Four other American aid workers who were infected with Ebola while volunteering in the West African outbreak have been treated at hospitals in Georgia and Nebraska. One remains hospitalized while the rest have recovered.

TIME Infectious Disease

Liberia’s Ministry of Sound

Education is key to stopping Ebola's spread in this West African nation. Monrovia’s musicians are taking up the call

It seems like any typical Friday night in Monrovia. Out on the streets traffic snarls around the intersections, and taxis and buses are crammed with commuters on their way home after a long week. The ubiquitous sidewalk video bars are filing with patrons settling in to watch European club football on open air screens (Chelsea and Barcelona are favorites here), and the base is starting to thump at Code: 146, the Liberian capital’s hottest live music club. Blake, the house DJ, is priming the audience with promises of a new band. Then he opens with an unusual mike check for a bar known best for getting down: “Let’s get started, but let’s respect the rules. So no too much rubbing, no too much hugging, no too much sweating, no too much drinking. You have to be cautious.”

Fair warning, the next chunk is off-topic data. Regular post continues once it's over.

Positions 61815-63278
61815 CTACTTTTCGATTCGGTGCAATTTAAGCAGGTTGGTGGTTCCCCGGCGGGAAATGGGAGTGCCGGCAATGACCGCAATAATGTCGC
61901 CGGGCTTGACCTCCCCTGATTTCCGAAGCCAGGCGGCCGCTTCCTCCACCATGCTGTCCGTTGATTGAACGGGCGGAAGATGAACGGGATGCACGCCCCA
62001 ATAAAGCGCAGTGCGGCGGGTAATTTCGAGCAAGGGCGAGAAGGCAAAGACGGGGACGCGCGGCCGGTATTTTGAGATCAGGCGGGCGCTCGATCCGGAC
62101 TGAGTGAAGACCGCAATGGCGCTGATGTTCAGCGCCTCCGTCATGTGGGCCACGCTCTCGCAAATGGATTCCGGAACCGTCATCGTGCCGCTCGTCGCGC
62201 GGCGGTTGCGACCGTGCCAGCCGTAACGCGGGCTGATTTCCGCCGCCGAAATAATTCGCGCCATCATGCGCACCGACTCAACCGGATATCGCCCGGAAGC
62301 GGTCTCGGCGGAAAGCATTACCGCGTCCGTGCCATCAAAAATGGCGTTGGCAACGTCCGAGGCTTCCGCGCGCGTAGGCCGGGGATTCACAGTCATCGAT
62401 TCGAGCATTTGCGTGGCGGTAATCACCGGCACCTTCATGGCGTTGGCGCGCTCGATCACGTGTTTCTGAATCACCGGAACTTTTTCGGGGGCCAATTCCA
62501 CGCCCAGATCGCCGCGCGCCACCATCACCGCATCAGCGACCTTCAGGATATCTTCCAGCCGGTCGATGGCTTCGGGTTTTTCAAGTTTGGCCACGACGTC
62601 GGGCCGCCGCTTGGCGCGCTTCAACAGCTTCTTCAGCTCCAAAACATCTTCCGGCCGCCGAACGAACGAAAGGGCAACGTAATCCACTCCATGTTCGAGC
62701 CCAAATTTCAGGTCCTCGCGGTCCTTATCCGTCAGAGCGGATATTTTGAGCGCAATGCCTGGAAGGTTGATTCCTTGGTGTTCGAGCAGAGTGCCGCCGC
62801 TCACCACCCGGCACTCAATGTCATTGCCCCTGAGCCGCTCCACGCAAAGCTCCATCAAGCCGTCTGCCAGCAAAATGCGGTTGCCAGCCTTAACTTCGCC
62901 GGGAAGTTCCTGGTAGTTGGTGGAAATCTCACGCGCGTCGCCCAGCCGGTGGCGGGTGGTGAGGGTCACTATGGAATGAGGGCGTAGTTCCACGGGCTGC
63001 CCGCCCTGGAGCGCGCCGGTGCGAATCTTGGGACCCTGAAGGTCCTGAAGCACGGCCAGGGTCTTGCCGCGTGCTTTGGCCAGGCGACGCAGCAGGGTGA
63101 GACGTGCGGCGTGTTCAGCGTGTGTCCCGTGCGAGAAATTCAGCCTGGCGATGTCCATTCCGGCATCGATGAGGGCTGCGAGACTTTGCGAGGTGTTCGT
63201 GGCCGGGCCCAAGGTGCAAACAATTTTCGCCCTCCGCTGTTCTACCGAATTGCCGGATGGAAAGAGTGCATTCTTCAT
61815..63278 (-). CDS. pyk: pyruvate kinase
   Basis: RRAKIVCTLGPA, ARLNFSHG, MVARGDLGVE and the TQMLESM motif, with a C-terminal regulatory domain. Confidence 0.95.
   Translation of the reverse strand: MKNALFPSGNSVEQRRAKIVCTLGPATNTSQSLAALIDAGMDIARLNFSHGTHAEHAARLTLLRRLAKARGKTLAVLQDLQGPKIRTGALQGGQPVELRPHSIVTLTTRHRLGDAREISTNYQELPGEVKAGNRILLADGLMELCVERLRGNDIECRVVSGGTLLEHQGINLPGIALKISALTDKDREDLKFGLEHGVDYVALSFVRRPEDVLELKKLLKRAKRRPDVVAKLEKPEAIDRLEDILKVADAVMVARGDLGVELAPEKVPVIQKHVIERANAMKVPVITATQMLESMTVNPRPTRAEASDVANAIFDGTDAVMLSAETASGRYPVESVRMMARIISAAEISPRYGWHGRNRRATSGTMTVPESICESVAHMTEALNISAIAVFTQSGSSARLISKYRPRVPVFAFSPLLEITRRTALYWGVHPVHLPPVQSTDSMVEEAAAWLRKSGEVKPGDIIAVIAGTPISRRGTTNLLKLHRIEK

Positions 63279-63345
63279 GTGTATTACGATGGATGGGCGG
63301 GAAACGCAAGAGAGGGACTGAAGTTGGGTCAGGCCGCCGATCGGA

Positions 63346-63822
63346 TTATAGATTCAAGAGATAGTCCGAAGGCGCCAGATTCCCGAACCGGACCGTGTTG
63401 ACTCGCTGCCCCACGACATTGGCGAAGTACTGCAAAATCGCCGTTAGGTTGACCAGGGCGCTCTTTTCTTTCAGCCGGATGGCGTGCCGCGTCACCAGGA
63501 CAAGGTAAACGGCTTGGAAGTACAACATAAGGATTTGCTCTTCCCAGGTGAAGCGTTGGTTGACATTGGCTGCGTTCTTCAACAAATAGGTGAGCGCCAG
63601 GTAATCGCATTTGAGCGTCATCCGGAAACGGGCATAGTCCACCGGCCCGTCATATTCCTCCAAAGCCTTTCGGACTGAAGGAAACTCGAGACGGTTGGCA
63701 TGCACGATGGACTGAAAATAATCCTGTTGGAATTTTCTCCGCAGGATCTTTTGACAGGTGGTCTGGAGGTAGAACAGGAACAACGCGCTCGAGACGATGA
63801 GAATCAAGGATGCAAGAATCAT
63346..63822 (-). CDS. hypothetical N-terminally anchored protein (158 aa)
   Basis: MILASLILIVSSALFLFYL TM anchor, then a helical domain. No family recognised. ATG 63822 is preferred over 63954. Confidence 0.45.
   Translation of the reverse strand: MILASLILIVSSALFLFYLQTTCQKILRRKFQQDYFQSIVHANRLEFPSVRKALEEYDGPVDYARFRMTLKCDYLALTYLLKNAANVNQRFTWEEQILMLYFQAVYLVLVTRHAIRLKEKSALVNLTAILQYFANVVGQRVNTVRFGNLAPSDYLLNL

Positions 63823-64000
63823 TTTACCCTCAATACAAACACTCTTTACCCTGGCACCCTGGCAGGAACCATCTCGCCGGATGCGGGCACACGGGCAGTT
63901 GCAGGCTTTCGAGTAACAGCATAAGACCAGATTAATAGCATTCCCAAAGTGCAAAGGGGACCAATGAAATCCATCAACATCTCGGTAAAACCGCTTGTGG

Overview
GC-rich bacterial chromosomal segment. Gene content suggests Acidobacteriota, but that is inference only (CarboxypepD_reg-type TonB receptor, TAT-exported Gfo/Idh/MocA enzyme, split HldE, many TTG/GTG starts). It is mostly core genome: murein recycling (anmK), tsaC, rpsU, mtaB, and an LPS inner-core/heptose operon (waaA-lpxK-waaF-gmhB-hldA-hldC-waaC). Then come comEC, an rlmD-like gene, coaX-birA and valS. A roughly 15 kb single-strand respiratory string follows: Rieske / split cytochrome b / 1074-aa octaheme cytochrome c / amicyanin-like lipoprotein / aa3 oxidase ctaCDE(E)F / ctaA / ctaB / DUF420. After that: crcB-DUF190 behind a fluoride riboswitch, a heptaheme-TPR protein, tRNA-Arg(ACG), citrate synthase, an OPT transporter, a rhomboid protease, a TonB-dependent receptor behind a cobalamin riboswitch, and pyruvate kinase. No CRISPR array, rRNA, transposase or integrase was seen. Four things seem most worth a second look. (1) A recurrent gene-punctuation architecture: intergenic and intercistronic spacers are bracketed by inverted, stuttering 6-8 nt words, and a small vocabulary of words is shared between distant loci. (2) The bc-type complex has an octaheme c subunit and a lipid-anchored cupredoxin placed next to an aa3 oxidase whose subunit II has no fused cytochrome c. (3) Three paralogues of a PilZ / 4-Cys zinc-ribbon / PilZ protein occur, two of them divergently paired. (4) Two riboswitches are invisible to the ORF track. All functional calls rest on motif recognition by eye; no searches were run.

At first glance it’s hard to tell that Monrovia is the epicenter of an Ebola outbreak that has killed nearly 3,000 people and sickened thousands more in the West African nations of Liberia, Sierra Leone and Guinea. But a closer look reveals what Ebola has wrought. No one shakes hands any more, and the shared taxis, which used to careen around town with as many as five passengers stuffed in the back, are only allowed three, by a new government decree. Public buses are limited to four passengers per row. The video bars, which used to cram as many as 12 football fans to a bench for the big games, are stopping at eight. And at Code: 146 the smell of old beer and fresh marijuana is nearly masked by the pervasive scent of chlorine emanating from a hand washing station placed prominently near the dance floor. “Ebola is real,” Blake shouts over the microphone, as he launches into a rap about a guy who called it a myth. “And now he’s dead.”